“Did ADHD Kill Cupid?”
One woman ponders her ADHD marriage. Was it symptoms causing problems, or just a plain and simple lack of compatibility, and when do you call it quits?
We’ve had hundreds of fights. They often end with him hanging up on me, or banning any more talk about babies…honeymoons…you get the idea. And in the midst of one of these blowouts, I finally told my husband that I have ADHD. I guess it was inevitable it would come out one way or another.
He’d never heard of it before. He’s 15 years my senior and grew up in a time when the word ADHD was non-existent. Back then the kids with the condition were all called hyperactive, and accused of eating too much sugary cereal.
I’d imagined the moment I’d reveal my diagnosis to him many times. Maybe he would take a step back and re-assess our already tattered relationship. Many it would be an epiphany – that light bulb moment when he said, “Ah ha so that’s the reason we’re having so much trouble.”
Instead he shrugged and didn’t even acknowledge it.
“It’s taken me a long time to share this,” I said, almost begging him for some sort of acknowledgement. Instead he walked away huffy and puffy, and hasn’t mentioned the ADHD again since. But he has mentioned that our marriage is not working because we’re simply incompatible.
Over the past six months, my husband has repeatedly said that our personalities don’t fit. I want everything instantly and he feels like he’s constantly giving in to my demands. “We’re like oil and water,” he claims. He wants out.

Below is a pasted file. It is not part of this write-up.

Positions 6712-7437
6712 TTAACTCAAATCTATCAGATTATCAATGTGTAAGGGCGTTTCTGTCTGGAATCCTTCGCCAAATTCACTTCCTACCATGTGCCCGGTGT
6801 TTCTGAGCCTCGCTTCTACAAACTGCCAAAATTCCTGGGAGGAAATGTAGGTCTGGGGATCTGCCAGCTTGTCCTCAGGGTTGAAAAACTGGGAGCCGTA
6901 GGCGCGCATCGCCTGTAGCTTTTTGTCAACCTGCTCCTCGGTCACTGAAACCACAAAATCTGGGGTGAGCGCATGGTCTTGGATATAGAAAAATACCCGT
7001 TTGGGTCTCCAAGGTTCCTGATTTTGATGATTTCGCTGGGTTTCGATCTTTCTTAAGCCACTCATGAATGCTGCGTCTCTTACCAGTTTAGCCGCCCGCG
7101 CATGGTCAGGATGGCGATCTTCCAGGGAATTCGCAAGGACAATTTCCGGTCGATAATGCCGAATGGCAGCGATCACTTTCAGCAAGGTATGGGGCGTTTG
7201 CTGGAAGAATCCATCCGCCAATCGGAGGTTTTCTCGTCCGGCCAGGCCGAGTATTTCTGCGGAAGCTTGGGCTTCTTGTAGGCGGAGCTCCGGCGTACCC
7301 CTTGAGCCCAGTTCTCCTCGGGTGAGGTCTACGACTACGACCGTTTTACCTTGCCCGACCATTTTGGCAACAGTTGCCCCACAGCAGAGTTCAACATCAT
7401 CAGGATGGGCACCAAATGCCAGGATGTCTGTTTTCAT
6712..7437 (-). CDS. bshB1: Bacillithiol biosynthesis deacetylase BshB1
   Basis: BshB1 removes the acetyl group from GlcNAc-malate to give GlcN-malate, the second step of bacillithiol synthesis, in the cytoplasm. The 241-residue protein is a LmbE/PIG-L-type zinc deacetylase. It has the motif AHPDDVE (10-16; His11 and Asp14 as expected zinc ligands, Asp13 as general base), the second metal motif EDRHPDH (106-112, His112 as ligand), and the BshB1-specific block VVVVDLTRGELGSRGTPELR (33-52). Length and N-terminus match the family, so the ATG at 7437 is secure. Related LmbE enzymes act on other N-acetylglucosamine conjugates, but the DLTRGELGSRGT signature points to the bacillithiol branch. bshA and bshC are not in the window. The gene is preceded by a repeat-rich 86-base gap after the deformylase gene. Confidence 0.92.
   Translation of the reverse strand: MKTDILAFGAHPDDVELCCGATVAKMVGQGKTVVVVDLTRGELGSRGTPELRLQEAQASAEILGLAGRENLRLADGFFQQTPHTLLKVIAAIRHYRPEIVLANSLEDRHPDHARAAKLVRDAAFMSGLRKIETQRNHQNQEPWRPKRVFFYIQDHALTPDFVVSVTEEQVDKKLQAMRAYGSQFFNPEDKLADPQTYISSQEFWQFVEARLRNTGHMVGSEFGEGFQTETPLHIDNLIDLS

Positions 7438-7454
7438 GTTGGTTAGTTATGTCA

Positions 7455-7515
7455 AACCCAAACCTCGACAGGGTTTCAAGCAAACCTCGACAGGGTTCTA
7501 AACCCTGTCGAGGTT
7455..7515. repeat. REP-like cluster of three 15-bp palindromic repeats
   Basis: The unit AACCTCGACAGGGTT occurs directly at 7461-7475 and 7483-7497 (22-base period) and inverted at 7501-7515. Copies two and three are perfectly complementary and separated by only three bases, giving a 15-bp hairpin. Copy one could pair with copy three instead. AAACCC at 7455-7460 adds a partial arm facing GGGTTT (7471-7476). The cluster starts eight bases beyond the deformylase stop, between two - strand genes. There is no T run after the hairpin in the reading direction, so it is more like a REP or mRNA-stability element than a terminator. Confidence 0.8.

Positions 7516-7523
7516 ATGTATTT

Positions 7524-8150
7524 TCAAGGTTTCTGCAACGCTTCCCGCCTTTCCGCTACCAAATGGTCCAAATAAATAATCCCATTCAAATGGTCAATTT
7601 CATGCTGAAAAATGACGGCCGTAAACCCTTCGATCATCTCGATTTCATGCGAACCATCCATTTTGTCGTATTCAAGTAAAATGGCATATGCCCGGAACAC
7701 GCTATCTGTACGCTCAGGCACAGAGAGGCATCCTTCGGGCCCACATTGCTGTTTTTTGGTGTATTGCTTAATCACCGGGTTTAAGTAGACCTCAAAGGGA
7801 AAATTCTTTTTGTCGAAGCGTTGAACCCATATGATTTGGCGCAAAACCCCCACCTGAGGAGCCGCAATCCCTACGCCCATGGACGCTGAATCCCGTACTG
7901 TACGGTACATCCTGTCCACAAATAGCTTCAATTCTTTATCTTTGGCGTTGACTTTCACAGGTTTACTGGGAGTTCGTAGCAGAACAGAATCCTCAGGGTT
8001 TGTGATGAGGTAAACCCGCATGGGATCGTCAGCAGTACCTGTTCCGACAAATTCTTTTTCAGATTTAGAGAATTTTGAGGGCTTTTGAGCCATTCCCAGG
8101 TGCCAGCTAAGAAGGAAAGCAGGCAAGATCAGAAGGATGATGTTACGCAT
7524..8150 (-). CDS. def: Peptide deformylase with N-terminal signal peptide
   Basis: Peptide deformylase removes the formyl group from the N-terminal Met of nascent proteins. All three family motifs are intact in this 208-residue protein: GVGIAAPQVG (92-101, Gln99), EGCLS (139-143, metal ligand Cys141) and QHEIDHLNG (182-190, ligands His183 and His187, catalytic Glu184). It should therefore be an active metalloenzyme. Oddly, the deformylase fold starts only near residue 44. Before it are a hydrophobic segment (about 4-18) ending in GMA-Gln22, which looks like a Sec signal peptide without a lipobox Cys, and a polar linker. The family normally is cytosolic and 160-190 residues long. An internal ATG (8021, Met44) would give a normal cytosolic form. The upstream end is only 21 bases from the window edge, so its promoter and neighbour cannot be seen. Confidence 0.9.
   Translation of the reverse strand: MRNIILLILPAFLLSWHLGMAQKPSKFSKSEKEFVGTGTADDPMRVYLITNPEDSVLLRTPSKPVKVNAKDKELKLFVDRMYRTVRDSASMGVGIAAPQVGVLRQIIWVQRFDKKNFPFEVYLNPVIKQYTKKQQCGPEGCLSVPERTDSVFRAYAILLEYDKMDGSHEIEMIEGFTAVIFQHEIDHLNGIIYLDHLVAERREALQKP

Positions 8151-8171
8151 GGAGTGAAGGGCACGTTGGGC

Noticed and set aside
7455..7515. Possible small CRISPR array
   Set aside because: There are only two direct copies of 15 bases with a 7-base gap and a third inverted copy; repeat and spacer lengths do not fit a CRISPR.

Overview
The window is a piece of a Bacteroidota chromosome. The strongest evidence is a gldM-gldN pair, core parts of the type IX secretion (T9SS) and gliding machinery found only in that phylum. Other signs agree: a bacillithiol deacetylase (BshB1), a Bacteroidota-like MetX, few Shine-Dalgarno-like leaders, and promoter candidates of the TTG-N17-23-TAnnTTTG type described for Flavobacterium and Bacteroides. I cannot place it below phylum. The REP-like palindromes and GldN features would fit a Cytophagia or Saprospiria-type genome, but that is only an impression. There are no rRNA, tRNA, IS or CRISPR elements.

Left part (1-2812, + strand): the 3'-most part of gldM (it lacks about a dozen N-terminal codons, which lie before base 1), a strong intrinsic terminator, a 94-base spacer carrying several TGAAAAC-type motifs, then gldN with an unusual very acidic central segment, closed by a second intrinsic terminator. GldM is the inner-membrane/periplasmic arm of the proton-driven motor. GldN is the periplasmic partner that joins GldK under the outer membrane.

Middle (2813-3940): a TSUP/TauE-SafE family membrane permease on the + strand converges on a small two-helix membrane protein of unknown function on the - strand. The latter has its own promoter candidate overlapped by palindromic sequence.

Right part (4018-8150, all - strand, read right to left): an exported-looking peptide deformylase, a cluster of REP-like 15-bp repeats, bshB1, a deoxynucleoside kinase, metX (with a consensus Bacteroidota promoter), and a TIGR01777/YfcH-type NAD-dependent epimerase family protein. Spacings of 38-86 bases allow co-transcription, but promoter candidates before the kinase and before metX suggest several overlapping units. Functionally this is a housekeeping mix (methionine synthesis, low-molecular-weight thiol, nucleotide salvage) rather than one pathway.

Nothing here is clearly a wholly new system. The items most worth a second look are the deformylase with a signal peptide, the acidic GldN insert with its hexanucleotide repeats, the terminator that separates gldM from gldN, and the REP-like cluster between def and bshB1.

Why did I share this? Because with my marriage on the rocks I need some sympathy or compassion, which my husband seemed to sorely lack.
Okay, I’ll admit revealing my ADHD was a desperate last resort to save a marriage that is almost unsalvageable. Maybe the diagnosis would cover up the reality that we should never have been married, or did it too soon, or that whole thing wasn’t meant to be.
“Take off your rose colored glasses,” a good friend said to me. “He doesn’t really love you, he thinks you’re a pain in the neck.”
In my fantasy world, I imagined my spouse would embrace ADHD with understanding and compassion, that somehow the dialogue would go “oh honey I still love you no matter what. We’ll find a way to work things out together.” I imagined that he’d head to the local bookstore and snap up a copy of Edward Hallowell’s classic book, Married to Distraction. Maybe we’d even read it together and discuss it.
Instead I was met with a cold hard silence.
A spouse and partner should be compassionate and embrace differences rather than regarding them as a nuisance.
In the real world, my marriage is doomed and it’s hard to say how much ADHD played a role in its demise. The husband and I have been married for less than a year and haven’t even gone on a honeymoon. He is talking divorce and doesn’t want to hear my voice. He says he doesn’t really miss me. I am too needy, too chatty, I want things done quickly, I get bored easily, I always need to be doing something, and I’m always changing my mind. His list of complaints goes on.
“If he can’t accept you as who you are divorce him, why stay in such misery?” my sister asks. This is true. Why should I be apologetic for being me? I should be with someone who can celebrate our similarities and put our differences on the burner.
The unfairness of having an invisible disorder was clear. If I was in a wheelchair the husband would probably be a lot more understanding. He was more sympathetic to the bout of breast cancer than to the ADHD. But hey that was cancer right? Right?